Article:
The questionnaire had three parts. After explaining the purpose and geographical area of the study, and the structure of the questionnaire, 20 Likert-type questions were formulated on attitudes towards: the model of agriculture and food; the environment and economic development model; consumption and quality perception; and agri-environmental policies. These helped to investigate general societal perceptions (not presented in this paper) and familiarized respondents to the topic being evaluated in the choice experiment. The second part included the choice experiment. Before presenting the choice sets, a brief description of the mountain agroecosystems present in the area of study, the ES attributes, the agri-environmental policies in place, and the societal cost was presented to respondents. We explicitly made clear that the cost of each choice corresponded to the amount of money each member of the family above 18 would have to pay as an annual tax. The third part of the questionnaire collected socio-economic (age, gender, family size, education, income) and contextual (profession, agricultural background in the family, membership of consumer or nature associations, number of visits to the park and motives) information (see copy of questionnaire in File S2, in Spanish).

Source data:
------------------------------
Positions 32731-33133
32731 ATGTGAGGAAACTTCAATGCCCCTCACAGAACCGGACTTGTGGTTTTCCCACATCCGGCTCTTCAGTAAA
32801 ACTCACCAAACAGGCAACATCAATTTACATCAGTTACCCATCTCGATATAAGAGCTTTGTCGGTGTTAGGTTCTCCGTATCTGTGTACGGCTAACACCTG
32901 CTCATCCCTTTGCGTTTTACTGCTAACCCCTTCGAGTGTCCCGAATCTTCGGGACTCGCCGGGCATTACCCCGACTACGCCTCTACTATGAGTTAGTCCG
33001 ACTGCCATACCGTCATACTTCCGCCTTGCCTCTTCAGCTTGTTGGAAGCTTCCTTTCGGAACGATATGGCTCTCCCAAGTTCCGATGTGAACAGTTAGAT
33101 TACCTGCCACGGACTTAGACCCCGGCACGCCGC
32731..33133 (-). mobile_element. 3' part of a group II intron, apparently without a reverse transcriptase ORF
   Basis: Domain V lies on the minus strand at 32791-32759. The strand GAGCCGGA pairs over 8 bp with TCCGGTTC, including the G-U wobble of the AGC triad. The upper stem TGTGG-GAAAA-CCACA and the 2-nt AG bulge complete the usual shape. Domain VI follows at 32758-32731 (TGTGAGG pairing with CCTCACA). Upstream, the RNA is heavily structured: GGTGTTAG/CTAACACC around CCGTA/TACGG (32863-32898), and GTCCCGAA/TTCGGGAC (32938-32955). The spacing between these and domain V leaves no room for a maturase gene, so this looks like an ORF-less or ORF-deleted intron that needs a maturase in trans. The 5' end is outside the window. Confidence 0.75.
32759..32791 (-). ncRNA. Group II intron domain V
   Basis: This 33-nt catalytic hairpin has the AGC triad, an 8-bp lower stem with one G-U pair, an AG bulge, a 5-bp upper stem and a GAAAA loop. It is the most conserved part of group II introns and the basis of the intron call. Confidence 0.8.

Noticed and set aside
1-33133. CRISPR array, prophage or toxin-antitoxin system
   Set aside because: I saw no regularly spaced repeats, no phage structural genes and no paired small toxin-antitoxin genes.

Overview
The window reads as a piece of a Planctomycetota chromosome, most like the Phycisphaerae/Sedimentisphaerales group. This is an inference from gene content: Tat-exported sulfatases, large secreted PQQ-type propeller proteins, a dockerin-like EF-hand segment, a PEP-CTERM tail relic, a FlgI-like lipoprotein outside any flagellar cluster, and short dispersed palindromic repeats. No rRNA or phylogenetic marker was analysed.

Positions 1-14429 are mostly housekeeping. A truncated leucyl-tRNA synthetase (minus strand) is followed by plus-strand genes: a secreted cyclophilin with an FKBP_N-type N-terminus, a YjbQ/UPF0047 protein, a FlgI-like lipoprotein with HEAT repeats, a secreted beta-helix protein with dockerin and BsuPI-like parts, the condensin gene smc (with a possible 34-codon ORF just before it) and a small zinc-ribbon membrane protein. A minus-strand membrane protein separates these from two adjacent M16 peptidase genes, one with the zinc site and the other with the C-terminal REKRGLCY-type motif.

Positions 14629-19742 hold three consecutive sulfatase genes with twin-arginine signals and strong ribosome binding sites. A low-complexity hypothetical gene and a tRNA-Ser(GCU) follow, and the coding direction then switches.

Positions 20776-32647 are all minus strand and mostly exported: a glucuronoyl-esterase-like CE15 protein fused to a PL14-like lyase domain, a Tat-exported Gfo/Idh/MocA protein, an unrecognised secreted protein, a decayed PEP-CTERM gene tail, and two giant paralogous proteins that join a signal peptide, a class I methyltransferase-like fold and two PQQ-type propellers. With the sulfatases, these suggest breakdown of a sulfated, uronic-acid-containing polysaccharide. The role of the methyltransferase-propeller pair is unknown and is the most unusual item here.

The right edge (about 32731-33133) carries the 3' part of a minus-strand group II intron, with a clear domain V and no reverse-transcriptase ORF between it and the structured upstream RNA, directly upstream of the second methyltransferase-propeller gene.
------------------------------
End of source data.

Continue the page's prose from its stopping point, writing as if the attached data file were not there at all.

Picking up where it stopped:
A face-to-face test interview to 70 non-randomly selected respondents was performed in March-April 2013. Some questions were reformulated afterwards to improve their understanding and results were analyzed to check for the coherence of the experiment design.

The Ethics Committee of the Centro de Investigación y Tecnología Agroalimentaria (Spain) approved the research protocol and questionnaire content. Anonymity of data was granted to participants in the survey, who expressed their consent to provide the information contained in the questionnaire.

Data analysis.